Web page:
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Fed up with rising drug costs, a growing number of states are pursuing a novel idea: They want to treat the pharmaceutical industry like a utility and cap what they will pay for certain medicines.

Basically, a newly created rate-setting board or an existing government agency, depending upon the state, would determine an “upper payment limit” for any prescription drug — brand-name or generic — that is considered unaffordable after reviewing cost and pricing data submitted by drug makers. In some states, such a ceiling might also apply to fully insured commercial health plans, not just state health programs. In general, the concept builds on efforts to demand more transparency from the pharmaceutical industry while mimicking how governments determine how much is paid for electricity.


The hope, of course, is to prevent budgets from being further stretched and, importantly, develop a tool to convince drug makers to compromise.

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  • The “R & D will suffer” excuse is just a huge cop-out. YES curb the egotistical abusive madness in the pharmaceutical pricing world – this is long, long, long overdue. Other countries have succeeded in this endeavour, and finally America is waking up to it – and taking ACTION !

  • I think less R&D is worth looking at, but I don’t think it is necessary at this point. Yes, any industry needs money to operate, but few, if any, have the profit margins that Big Pharma has developed. With regard to Pharmaceutical companies “playing hard ball” with states that limit what they will pay or what the company can charge them: Two can play that game, and those companies better Be Careful What They Wish For. People are mad enough as it is. If the Feds decided to play the “Nationalization” card, it would be a pretty stiff stand-off. Now, I’m not calling for nationalized medicine; but if Pharmaceutical companies refuse to be reasonable, I would support the Fed moving to Nationalize the Pharmaceutical Business. I think if those companies saw a serious move in that direction, they would fall into line. Those CEO’s Do Not want to lose their multi-million dollar paydays or bonuses.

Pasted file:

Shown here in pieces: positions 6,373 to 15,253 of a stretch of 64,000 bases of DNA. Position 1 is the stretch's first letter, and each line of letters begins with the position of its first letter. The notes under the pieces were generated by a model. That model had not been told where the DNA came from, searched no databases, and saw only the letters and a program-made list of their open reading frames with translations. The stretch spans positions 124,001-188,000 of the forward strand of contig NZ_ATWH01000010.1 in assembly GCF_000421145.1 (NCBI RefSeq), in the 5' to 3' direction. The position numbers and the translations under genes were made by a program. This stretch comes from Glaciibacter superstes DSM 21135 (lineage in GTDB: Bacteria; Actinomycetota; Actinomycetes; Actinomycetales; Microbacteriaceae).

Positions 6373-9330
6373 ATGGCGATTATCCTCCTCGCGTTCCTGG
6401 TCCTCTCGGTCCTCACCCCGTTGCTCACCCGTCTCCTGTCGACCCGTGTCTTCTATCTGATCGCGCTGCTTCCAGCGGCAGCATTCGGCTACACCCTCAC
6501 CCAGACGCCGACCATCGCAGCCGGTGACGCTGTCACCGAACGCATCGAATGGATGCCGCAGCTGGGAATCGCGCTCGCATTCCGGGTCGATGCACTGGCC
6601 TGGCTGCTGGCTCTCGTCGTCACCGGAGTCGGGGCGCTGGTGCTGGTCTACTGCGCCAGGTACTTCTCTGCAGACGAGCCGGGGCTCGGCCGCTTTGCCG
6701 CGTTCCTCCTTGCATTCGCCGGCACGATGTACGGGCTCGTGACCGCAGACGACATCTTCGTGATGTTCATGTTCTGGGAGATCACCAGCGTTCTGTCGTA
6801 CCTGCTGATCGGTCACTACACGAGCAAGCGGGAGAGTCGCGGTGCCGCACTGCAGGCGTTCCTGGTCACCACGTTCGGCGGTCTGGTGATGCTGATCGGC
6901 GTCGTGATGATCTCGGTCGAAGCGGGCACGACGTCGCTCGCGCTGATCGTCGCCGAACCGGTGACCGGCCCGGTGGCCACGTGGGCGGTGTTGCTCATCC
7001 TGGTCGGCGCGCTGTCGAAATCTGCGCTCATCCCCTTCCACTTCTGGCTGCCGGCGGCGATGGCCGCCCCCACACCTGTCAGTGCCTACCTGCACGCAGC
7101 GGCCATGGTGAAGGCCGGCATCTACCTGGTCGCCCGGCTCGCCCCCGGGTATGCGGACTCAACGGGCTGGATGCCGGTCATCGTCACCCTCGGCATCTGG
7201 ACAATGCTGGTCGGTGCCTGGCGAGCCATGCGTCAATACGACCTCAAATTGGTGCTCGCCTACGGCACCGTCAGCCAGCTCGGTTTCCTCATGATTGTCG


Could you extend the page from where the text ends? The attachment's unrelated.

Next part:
• Can we PLEASE stop with the argument the any action to control drug pricing automatically impacts future R&D. It’s simply not the case. As a person who played a significant role in the pricing of several new prescription products over a 30+ year industry career, I can honestly say that the question of research spending never once entered in any conversation I ever had at any of the companies that employed me regarding launch pricing. Furthermore, its a matter of public record that the industry’s SG&A spending dwarfs R&D. If industry truly cares about balancing future R&D spending with societal affordability, there is lots of room to reduce commercialization funding without compromising innovation. I urge legislators to start asking detailed economic questions and read the financial information firms disclose to the SEC before assuming that draconian trade offs between affordability and innovation are needed.

  • Ed, They almost got it right . They should treat the PBM’s like a utility ! not the price
    of the drug ! The PBM should get a transaction fee and that’s it ! West Virginia got
    rid of the PBM’s in their state. They saved 53 million dollars so far , and its only May !
    It’s really a very simple concept .

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